But, to give credit where credit is due, it took my accountability group of three professional actors to give me the permission I sought to follow this crazy idea. I say it that way, because my personality is one that is self-motivated and always follows through. What I need is to be reassured my idea is one worth pursuing and that tends to build my confidence enough to begin moving forward.
I can still see the faces of my brand new friends, Kurt, Elizabeth and Billie Jo smiling with encouragement – and likely a bit of bewilderment since this was the first they’d ever heard of my kooky backpacking fetish. But they appeared to enjoy the few stories I shared and convinced me to follow through in creating a podcast, which at that time, about two months ago, seemed daunting indeed.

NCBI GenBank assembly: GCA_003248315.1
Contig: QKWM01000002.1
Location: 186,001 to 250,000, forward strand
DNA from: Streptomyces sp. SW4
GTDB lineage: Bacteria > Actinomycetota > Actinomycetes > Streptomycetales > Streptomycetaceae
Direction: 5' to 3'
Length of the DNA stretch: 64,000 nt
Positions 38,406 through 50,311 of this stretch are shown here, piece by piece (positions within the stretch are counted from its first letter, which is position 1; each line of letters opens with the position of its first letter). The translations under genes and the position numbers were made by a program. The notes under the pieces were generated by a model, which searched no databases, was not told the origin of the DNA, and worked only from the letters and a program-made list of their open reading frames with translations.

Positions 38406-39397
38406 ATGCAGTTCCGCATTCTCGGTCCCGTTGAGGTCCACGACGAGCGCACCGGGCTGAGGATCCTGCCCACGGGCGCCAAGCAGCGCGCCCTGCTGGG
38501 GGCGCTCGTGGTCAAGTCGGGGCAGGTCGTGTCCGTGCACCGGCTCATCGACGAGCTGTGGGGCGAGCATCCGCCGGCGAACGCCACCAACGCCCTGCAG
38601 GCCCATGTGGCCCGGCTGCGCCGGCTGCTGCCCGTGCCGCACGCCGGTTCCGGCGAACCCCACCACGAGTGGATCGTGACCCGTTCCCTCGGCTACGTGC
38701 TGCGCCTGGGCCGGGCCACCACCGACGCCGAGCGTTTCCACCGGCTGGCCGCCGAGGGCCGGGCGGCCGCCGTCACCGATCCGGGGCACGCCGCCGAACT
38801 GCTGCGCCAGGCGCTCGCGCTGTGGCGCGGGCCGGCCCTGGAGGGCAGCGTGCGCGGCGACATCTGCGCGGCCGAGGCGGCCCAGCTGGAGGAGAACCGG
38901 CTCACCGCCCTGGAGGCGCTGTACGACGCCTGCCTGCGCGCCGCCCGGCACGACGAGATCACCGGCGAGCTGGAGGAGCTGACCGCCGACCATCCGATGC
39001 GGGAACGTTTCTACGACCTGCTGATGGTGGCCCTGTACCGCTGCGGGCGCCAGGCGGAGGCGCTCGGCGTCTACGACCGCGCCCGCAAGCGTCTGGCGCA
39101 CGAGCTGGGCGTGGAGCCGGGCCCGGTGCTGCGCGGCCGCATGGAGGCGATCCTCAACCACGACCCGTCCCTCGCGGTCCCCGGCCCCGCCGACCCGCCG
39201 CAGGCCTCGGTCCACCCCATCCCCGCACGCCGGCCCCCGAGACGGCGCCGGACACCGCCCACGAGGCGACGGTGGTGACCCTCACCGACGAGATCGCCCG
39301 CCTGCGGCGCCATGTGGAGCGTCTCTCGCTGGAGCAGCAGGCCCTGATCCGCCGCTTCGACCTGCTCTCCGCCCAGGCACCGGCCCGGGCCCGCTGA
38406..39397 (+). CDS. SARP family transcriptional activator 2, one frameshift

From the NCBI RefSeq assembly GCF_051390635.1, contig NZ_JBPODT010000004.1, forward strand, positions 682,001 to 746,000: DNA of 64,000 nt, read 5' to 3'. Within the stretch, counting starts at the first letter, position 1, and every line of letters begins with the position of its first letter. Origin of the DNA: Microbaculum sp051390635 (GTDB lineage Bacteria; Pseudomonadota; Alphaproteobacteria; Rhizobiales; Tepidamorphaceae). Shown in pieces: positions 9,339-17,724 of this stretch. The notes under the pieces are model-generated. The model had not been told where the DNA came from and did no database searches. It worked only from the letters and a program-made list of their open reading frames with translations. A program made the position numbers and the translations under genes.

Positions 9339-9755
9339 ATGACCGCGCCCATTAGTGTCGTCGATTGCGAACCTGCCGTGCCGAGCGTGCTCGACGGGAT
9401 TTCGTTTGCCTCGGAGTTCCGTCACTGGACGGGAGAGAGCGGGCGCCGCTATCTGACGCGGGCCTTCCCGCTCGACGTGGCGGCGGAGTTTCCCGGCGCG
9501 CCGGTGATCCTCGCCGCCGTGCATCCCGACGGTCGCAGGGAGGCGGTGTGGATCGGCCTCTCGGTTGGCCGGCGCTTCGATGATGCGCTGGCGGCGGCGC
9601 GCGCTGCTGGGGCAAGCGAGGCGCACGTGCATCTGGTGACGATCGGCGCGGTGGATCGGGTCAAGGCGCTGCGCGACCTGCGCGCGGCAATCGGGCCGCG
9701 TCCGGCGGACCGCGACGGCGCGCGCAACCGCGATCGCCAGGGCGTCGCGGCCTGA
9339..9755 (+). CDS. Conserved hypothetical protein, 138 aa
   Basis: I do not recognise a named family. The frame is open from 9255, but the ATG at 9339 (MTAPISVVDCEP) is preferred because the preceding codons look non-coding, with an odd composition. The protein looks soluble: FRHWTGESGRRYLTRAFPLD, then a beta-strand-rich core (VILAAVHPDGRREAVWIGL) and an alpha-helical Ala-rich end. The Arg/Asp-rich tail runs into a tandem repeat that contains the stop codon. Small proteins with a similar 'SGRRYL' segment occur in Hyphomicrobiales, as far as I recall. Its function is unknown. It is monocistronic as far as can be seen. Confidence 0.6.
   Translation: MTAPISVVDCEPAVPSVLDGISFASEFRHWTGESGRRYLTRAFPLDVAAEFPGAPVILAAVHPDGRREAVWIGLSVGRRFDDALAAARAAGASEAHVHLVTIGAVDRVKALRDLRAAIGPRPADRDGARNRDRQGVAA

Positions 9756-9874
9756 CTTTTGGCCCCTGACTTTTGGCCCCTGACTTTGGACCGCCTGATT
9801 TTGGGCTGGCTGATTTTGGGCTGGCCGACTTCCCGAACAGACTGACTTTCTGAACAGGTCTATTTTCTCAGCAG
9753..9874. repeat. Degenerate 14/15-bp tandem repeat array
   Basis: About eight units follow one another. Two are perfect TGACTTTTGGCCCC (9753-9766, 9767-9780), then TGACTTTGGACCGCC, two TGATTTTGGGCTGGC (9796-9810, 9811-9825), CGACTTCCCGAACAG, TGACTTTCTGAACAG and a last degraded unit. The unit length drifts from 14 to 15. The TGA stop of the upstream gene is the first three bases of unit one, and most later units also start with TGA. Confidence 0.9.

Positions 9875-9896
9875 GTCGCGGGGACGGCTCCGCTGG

To achieve anything, we need to acquire a thru-hiker’s mindset. There’s no way we can bite off all 2600+ miles of the PCT at once. No one would even set foot on the trail. Instead, it’s a matter of steps, one after the other that gets you where you’re going.
If I had to live my life again, I’d make the same mistakes, only sooner.
SO SORRY loyal followers of blissful hiker for causing a collective scratching-of-heads and momentary clutching-of-pearls. There is no password required to read my musings. NO PASSWORD. None. Nada.